Looking up a book title on Google? The search results now include listings at your local library, reports The Digital Reader. See also our own Jacob Lambert’s entreaty, “An Open Letter to the Person Who Wiped Boogers on My Library Book.”
Harvard and MIT are partnering for an MOOC (Massive Open Online Course) known as edX. Currently, similar offerings are available from Stanford, Princeton, UPenn, and the University of Michigan. Unfortunately edX and others like it will grade student papers by utilizing “crowd-sourcing” and “natural-language software.” Oh, geeze. Not that again.
“I HAVE A FLOWER. OHO. SUDDENLY WE’RE NOT SO SKEPTICAL, ARE WE?” I know it’s 2016 and he’s been dead for almost two hundred years now, but these otherwise inexplicable texts from Samuel Coleridge (by way of Mallory Ortberg at The Toast) are hilarious and totally believable. Some earlier hits include texts from Charles Bukowski and Cormac McCarthy.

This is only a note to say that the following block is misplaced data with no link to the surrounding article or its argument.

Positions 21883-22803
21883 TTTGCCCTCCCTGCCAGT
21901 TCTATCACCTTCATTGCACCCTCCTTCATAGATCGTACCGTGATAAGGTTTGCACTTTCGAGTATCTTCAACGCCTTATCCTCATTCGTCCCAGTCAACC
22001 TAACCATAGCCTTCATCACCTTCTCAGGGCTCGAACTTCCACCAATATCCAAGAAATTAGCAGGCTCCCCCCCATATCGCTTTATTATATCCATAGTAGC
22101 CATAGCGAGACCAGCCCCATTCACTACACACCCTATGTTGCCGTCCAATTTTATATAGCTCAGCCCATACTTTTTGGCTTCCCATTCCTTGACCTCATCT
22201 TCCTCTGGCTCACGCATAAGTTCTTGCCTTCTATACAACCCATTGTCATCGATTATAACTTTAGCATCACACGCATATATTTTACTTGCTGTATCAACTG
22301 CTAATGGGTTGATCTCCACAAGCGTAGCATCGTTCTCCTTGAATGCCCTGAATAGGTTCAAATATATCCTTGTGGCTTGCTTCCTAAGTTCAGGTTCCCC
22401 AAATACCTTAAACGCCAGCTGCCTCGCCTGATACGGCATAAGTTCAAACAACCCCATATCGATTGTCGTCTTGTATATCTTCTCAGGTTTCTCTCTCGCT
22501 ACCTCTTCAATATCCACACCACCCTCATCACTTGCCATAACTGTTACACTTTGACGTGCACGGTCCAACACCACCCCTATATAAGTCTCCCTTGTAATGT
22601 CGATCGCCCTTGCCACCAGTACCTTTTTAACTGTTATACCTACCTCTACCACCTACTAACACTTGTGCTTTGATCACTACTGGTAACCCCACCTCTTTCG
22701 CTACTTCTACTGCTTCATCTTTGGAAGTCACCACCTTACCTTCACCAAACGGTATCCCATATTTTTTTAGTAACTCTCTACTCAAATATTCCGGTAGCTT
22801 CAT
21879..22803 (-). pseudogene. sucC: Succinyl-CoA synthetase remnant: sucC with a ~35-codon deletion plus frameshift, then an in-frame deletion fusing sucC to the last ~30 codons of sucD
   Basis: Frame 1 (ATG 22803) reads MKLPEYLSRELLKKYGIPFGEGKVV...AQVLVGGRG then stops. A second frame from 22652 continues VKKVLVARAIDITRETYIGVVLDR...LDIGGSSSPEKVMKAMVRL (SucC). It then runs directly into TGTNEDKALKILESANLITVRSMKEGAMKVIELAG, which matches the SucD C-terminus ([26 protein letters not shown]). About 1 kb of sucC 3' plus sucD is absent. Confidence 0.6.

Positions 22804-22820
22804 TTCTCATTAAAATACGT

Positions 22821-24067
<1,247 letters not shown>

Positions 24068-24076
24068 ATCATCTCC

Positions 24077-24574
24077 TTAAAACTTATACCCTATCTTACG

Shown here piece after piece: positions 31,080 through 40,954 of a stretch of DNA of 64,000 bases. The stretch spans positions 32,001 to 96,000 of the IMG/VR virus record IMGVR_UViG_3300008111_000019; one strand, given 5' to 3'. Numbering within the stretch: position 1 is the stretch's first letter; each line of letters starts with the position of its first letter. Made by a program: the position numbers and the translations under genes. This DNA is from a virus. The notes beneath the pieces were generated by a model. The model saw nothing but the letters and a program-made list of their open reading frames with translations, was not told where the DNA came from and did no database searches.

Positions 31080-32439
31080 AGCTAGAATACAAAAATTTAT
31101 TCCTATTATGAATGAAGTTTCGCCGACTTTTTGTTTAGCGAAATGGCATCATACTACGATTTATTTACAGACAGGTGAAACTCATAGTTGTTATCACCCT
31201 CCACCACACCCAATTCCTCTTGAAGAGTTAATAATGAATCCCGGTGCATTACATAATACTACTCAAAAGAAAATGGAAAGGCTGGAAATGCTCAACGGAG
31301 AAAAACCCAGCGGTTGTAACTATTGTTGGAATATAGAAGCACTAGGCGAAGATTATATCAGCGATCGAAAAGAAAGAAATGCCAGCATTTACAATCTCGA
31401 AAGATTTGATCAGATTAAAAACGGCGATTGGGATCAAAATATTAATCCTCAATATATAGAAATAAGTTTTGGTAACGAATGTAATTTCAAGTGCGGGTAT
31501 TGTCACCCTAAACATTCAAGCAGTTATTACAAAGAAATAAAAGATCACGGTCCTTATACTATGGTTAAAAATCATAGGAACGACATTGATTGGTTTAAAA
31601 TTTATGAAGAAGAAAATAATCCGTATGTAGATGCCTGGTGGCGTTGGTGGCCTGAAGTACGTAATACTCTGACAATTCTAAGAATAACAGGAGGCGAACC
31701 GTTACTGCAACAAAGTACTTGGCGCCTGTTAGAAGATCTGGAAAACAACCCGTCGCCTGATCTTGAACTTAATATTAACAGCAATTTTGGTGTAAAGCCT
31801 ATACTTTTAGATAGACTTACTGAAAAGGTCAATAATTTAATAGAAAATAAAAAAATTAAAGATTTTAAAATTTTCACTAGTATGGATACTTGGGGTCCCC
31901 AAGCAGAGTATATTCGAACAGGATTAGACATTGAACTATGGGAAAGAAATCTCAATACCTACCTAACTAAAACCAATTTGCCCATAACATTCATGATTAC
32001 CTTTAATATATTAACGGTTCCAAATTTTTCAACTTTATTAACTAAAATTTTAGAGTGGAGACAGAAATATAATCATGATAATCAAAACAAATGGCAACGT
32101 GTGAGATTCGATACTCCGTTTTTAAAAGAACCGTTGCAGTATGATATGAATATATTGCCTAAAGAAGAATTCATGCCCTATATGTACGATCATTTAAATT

“Armand’s characters all seem both hugely present and in life’s juice and simultaneously dead, as if rent of brain, nerves, chest, stomach, intestines … Without gods and devils these patients feel that only fire can save them, existing eternally unless burned away.” Australian novelist Louis Armand’s newest, Abacus, is reviewed by Richard Marshall at 3:AM Magazine.
If there’s anyone more obsessive than Sherlock Holmes, it’s Glen Miranker. The former Apple executive owns the largest private collection of Sherlock Holmes works, totaling 4,500 items including books, manuscripts, illustrations, and other oddities. How he amassed such a collection isn’t a mystery — he’s been at it since the 1970s.
If you find cat hair in a book you checked out of the Novorossiysk Library, don’t worry. It belongs to the newest librarian. Kuzya the cat started off as a pet at the Russian library but was promoted after patronage increased due to his presence. The new library assistant even wears a bow tie.